Much has been said about the deal of the Century; though in real terms it has neither been declared officially nor unofficially, however, from the few leaks emerging, the bulk of what the supposed deal is all about, is economics. In other words, painting by numbers an economic peace.
By – Khairi Janbek:
At the same time, plenty of lamentation ink has been spilled decrying the deal and justifying its emergence by the perception that Palestine has fallen behind in importance relative to the threat of Iran in both Arab and international community point of view.
I think this impression indicates a serious case of cognitive dissonance in the minds of those believing it and whom have not realised yet that, Palestine has not fallen into the backburner of Arab and international community thoughts, rather the case is that, its importance has been gradually changing from the notion of establishing a nation-state, to a humanitarian question , and finally now to an important financial deal.
One is not going to talk here about the merits or otherwise of the Deal of the Century, or pass a moral and a political judgement about it, rather trying to gather from the pieces available, how the Deal can work , if indeed it will work.
Of course the lynchpin of the Deal’s success is the idea that there should be a political and security stability on the west bank and in the Gaza strip. I suppose it is worth noting here, that a united one Palestinian authority is not a pre-requisite for the operational side of the Deal, as both the PNA and Hamas controlled Gaza may exist side by side , each dealing with their own respective security and political affairs.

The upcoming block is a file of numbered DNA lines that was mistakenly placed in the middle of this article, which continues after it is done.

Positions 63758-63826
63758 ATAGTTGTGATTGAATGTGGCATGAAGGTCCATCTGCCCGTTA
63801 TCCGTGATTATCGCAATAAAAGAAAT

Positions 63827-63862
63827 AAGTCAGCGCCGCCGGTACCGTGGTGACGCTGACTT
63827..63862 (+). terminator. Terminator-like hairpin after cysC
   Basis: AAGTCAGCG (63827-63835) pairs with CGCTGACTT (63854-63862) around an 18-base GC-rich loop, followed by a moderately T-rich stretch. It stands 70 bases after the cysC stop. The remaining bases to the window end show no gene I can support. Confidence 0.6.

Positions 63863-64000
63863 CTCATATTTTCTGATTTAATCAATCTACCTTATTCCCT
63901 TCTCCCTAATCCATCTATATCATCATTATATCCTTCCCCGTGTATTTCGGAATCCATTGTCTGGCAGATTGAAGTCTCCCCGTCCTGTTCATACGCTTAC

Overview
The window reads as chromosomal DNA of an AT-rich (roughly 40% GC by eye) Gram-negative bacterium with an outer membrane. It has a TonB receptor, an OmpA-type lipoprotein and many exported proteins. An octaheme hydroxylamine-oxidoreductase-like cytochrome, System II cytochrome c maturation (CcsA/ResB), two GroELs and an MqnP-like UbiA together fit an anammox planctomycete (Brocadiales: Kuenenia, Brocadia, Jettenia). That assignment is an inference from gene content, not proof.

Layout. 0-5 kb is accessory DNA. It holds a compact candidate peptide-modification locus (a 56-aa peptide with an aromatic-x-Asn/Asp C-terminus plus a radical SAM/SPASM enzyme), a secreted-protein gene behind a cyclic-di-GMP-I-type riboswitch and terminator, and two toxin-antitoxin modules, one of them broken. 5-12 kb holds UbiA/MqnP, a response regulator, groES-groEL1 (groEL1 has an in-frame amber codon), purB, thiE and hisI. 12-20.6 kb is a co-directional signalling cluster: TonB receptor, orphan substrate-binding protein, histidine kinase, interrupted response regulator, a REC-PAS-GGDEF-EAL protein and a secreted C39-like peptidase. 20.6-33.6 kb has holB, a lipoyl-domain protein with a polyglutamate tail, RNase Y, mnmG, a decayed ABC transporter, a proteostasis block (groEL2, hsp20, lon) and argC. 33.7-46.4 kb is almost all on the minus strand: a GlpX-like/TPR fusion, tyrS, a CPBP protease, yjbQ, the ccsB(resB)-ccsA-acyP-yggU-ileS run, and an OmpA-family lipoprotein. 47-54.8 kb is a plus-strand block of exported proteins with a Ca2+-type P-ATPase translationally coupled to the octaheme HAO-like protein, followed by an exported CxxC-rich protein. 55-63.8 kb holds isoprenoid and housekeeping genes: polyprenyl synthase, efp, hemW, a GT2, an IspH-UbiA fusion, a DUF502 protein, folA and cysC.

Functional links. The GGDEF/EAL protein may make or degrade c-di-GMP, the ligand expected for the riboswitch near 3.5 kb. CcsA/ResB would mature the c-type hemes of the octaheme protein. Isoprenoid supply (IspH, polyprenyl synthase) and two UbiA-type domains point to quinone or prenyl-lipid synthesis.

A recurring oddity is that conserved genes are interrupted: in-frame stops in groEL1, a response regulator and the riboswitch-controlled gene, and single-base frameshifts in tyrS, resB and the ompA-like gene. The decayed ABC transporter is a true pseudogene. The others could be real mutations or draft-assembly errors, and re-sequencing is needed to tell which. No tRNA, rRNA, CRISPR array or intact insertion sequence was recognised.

Though the two major pillars of the Deal of the Century are the Palestinians and the Israelis, the deal cannot work without bringing in Jordan and Egypt into the arrangements in order to create a four angled square of a ” Benelux ” arrangement that allows Egypt to be an outlet for Gaza and Jordan an outlet for the west bank . In this context the term “Benelux” would indicate that, there would be certain freedoms which the four angles of the square; Egypt, Gaza, Jordan and the west bank would have to guarantee, namely, the freedom of movement of capital, people and goods.
In other words, investment would be directed initially, to create infrastructures that allow linkages in order to facilitate the three freedoms aforementioned, between the four corners of the square..
In this context, the proposed Deal; at least in as much as we know about it, transcends the question of political authority for the Palestinians; making it appear as an autonomous self-rule but with the trimmings of a state in Gaza and the west bank, enshrined in the notion of economics, while the burden of the Palestinian refugees; at least in the immediate short term, would be shared by nationalising them in Jordan, west bank and Gaza in accordance with their preference if it is indeed a matter of choice.
One supposes if the Deal succeeds in being implemented, it could actually work as a cornerstone for the future economic integration of the whole region , between countries with different political structures and regimes; integrated on the basis of economic and business imperatives. of course one is not in the business of reading the future, rather looking at the possibilities through its prism.
However, having said all that, the practicalities of the Deal remain nebulous, as In any case, it has not been openly proposed in any way, and billions are required for investment in the four angles of the “Benelux” , so that at least the possibility can be created for each country in the group to develop at least its own economic comparative advantage if not to be pulled up on par with the rest.
Who would be ready to commit financially to the Deal of the Century? , we can of course speculate, but we really do not know.